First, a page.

5 Lease Option Tips I've learned

I’ve been investing in real estate and businesses for more than a decade and even though I haven’t been on this board in a very long time, I do like to come by and check out what people are currently doing in real estate.

Lease options are big now because of the difficulty in getting financing. But lease options in the beginning can seem like a dream come true and easy money but the nightmare isn’t when you enter the lease option it’s at the end.

Here’s the nightmare combination:

Most Sellers accept a lease option because their property is overpriced (if it was priced right it would most likely be on its way to being sold by regular financing).

Most Buyers go for a lease option because their credit isn’t good enough to get regular bank financing (if they could get financing then they would).

So you put these two people together and sign a 1,2,3 or even 5 year lease option and at the end of the option guess what?

The home is still over-priced (big surprise there in this economy) and the Buyer still has bad credit.

So guess who they are both are going to be calling to get satisfaction? YOU.

It doesn’t matter if you simply assigned the lease over or are doing a sandwich lease you were the one who put the deal together so they will be coming to you to make the magic happen.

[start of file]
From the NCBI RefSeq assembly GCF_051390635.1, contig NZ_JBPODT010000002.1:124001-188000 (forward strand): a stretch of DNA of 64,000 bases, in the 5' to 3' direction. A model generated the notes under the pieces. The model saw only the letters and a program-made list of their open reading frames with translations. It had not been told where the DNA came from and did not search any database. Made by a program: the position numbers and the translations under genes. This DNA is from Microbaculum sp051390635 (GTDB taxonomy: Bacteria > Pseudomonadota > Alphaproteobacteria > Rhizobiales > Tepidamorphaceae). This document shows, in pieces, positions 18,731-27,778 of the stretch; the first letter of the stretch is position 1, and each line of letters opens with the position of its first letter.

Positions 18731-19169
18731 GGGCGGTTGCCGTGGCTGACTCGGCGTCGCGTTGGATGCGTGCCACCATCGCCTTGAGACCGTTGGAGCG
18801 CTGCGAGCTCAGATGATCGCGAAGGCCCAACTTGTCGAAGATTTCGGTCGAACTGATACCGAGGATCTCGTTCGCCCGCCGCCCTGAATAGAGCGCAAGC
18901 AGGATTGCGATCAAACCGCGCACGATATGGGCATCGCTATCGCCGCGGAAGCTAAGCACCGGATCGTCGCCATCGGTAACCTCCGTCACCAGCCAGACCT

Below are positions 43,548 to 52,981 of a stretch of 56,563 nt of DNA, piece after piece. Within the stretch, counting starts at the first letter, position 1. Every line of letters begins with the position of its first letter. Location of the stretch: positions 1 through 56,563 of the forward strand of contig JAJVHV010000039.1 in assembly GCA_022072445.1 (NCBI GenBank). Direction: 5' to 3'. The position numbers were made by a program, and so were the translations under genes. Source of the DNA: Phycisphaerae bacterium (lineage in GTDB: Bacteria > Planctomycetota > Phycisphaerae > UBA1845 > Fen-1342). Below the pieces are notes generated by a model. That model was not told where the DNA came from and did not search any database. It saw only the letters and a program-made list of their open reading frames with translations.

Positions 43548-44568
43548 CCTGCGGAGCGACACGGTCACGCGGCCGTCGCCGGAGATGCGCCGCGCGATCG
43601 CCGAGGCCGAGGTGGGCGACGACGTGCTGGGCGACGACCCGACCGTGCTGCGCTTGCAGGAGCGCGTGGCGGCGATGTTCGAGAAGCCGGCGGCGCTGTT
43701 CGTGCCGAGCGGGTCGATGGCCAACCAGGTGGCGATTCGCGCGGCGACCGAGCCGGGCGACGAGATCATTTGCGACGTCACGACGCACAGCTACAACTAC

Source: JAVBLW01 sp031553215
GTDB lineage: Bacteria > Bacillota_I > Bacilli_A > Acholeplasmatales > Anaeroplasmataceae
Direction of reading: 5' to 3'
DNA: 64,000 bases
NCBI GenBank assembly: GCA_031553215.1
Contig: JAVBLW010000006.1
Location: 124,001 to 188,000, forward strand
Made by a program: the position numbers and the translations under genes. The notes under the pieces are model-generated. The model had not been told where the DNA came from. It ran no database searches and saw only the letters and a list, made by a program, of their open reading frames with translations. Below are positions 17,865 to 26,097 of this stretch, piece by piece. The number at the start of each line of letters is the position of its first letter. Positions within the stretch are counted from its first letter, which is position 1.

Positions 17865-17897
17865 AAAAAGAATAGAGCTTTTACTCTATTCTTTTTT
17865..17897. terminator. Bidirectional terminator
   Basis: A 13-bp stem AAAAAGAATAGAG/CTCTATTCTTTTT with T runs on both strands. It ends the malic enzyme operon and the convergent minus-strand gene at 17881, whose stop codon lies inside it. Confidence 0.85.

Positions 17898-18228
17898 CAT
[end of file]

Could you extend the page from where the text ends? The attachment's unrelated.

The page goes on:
And if you added any rent credits toward the down payment in the contract you better bet that the Buyer is going to want their “equity” back from the amount paid.

To add to your troubles its most likely the Seller has been waiting for years to close on this over-priced property and the Seller and their family have been dreaming of all the ways they are going to spend the new windfall. They are going to want cash, not talk.

An even though I’ve been warned by very smart people not to get caught up in this trap, unfortunately, I’ve been stuck in this situation too many times.

Here’s what I do and what I’ve learned.

  1. Always make your options assignable - If you’re in a lease option deal that starts smelling like a lemon, always have the option to give it to someone else.

  2. Always have a longer lease option from the Seller and a shorter lease option from the buyer. You don’t want to get caught flat-footed with the Seller expecting their money and you’re just finding out the buyer can’t perform.

  3. Separate the lease from the option.

  4. Limit the amount of rent credit towards the down payment and make sure the clearly state that all rent credits are for the purchase only and completely nonrefundable to the Buyer. Spell this out in every way possible to make it clear.

  5. Make the option just that -only an option to buy. In this case, if all else fails you can still walk away. Do not sign a lease/purchase under any circumstance.

After playing with lease options for years these have become my non-negotiable items. I have tried it every other way and this way keep me out of the most trouble and gives me time to turn a bad deal good.

Most of you probably already know this but I just wanted to add what I’ve learned.

I hope this helps.

Can’t believe no one responded yet. As a newbie, your advices was extremely helpful! Thank you for sharing!